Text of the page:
• MATRIX MEETINGS: Each individual has a list of everyone's names. They place a mark beside the name of anyone they work with on a paired reviewing exercise of (say) five minutes or more. From time to time they also enter this information on a single group matrix that builds up a picture of who has worked with whom. A number or letter code can be used to give basic information about who took which role during the exercise (e.g. L=learner, F=facilitator, S= shared). If the target is to complete the matrix, remember to provide enough opportunities for paired reviewing for this to be achievable.

Not all pairings work well - one person can dominate, trust may be low, pairs may decide to take easy options, or just go through the motions or may even opt out. Group facilitators may try to avoid the risks of paired reviews not working well by keeping everyone together under their own watchful eye for whole group reflection. But whole group reflection has its own risks and disadvantages (such as lack of personal space, less personal attention and less airtime for each individual). The challenge is to find the right mix (and sequence) of different group sizes (including reflective time alone) so that there is a good balance between these different 'social settings' for reflection.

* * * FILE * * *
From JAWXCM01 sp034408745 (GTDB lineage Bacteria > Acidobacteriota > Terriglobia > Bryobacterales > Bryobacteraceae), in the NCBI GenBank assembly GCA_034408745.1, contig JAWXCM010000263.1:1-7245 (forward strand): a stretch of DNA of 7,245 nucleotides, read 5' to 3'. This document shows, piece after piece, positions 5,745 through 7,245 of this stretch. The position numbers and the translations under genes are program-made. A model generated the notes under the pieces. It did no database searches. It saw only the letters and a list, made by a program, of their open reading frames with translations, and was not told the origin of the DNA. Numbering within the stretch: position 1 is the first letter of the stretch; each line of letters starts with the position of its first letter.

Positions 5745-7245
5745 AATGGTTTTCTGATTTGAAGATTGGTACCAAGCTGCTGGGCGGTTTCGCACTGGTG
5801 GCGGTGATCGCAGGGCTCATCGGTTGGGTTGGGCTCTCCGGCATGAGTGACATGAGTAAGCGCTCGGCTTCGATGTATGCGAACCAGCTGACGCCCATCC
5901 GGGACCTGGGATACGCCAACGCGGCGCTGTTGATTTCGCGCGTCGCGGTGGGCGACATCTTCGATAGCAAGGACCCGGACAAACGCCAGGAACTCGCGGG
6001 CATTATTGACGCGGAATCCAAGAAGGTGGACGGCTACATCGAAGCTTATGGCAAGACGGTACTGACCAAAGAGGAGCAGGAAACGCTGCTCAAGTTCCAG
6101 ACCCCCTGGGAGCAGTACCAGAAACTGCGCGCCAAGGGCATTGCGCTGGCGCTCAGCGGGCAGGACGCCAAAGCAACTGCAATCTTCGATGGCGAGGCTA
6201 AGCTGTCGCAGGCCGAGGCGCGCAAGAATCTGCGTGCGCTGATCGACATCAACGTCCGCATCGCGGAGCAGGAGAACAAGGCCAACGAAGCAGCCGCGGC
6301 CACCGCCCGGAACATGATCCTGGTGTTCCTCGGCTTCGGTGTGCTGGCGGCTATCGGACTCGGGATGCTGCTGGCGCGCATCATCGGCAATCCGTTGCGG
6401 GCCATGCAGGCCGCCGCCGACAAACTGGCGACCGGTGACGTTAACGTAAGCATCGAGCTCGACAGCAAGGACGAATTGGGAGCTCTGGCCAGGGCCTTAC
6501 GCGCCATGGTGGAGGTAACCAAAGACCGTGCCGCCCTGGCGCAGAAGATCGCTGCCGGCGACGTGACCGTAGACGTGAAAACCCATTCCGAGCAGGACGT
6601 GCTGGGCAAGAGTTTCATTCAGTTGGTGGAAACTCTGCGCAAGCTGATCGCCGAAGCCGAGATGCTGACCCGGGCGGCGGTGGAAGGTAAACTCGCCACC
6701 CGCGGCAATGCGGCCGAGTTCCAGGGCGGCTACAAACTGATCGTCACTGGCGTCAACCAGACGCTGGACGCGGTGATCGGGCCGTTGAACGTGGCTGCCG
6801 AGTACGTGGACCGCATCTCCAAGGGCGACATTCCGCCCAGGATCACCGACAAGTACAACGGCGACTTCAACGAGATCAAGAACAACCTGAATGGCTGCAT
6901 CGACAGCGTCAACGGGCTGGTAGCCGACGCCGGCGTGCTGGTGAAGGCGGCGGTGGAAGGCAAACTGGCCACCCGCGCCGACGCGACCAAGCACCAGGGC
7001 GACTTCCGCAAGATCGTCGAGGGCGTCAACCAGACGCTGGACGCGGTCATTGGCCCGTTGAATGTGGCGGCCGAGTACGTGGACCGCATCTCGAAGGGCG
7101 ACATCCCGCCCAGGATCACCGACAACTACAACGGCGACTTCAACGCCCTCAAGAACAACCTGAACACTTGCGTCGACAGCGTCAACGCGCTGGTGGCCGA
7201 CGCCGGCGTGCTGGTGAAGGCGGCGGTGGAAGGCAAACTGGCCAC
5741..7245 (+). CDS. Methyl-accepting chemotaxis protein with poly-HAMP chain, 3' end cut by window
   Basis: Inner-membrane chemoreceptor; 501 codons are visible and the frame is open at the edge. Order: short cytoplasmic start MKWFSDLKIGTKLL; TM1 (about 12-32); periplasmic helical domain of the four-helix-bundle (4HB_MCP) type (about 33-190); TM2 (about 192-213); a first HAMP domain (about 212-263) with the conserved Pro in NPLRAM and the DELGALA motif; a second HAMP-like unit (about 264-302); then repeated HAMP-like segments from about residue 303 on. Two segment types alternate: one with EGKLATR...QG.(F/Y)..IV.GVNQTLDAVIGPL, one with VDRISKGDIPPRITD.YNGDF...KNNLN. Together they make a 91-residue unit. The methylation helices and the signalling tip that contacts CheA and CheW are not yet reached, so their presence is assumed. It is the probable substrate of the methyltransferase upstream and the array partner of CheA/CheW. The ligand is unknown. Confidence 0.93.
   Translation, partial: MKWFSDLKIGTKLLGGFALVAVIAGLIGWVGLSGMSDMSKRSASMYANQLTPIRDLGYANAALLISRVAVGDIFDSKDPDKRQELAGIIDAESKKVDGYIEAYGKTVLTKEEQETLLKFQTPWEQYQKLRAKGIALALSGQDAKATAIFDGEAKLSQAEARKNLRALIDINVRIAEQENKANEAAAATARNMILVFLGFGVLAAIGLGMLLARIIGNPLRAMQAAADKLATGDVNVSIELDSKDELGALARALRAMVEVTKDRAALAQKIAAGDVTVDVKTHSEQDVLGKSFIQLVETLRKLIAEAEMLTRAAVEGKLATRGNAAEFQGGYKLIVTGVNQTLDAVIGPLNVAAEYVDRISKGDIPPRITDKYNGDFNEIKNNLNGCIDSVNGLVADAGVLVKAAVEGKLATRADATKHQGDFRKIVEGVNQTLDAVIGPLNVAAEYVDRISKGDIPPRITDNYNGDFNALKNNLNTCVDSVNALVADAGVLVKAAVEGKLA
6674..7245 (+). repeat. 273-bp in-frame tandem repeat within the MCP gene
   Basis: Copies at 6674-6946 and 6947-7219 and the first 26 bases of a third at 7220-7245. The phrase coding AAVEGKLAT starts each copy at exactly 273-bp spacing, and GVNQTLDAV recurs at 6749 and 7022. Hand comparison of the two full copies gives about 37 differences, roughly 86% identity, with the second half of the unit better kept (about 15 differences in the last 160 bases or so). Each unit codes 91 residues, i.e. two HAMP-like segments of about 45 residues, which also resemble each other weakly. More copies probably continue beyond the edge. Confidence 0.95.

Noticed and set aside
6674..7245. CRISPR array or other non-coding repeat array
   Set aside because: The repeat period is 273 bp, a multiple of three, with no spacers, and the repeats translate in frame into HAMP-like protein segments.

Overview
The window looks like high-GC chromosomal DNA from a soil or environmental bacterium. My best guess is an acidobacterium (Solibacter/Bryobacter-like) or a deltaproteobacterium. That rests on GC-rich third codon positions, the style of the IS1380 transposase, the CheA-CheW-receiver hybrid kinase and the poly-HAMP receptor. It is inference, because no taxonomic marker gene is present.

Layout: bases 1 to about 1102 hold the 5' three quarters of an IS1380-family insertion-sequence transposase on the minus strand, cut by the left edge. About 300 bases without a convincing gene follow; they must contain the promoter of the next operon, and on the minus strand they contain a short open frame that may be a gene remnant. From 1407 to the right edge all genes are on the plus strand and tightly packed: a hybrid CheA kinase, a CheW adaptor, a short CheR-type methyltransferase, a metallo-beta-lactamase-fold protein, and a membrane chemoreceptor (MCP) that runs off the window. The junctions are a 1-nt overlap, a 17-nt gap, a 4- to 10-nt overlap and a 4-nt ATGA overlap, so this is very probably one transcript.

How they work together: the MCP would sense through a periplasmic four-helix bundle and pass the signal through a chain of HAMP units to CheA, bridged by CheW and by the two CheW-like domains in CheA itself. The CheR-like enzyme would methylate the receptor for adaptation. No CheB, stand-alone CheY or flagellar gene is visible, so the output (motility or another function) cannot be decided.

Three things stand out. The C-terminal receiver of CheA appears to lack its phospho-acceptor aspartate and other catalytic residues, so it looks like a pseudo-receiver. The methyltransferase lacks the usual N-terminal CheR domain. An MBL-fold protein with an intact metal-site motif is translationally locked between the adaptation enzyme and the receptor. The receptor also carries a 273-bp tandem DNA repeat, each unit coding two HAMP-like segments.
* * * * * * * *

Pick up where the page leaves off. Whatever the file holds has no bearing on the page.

Reviewing by Numbers was published in Active Reviewing Tips 5 years ago. You can read the full article here.



~ 6 ~ PREVIOUS ISSUE and FUTURE ISSUES

See the previous issue of Active Reviewing Tips: Learning from Triumphs and Disasters

Topics under consideration for future issues include:

  • The Active Reviewing Cycle: update
  • Making the case for active reviewing
  • Making reviewing a memorable experience
  • Reviewing as a takeaway skill for participants
  • Evaluating Active Reviewing: how well does it work?
  • Reviewing for different outcomes (using the same activities)
  • End of programme reviews
  • Co-facilitating reviews
  • The art of improvising
  • Remote Reviewing
  • Reviewing over a cup of tea (informal reviewing)
  • Readers' Questions about Reviewing (please feed me with questions for this 'FAQ')
  • Sample designs for learning and development
  • Integrated practice in experiential learning (when does an activity become a review? when does a review become an activity? examples of integrated practice - and do these
    challenge or demonstrate experiential learning theory?)

Please write to roger@reviewing.co.uk if you have any topics you would like to see included or put at the top of this list (which is not yet in any particular order).


~ 7 ~ About Active Reviewing Tips

TITLE: Active Reviewing Tips for Dynamic Experiential Learning
ISSN: 1465-8046
EDITOR: Dr. Roger Greenaway, Reviewing Skills Training
EMAIL: roger@reviewing.co.uk Feedback welcome
ARCHIVES: Index of back issues
HOME PAGE: Active Reviewing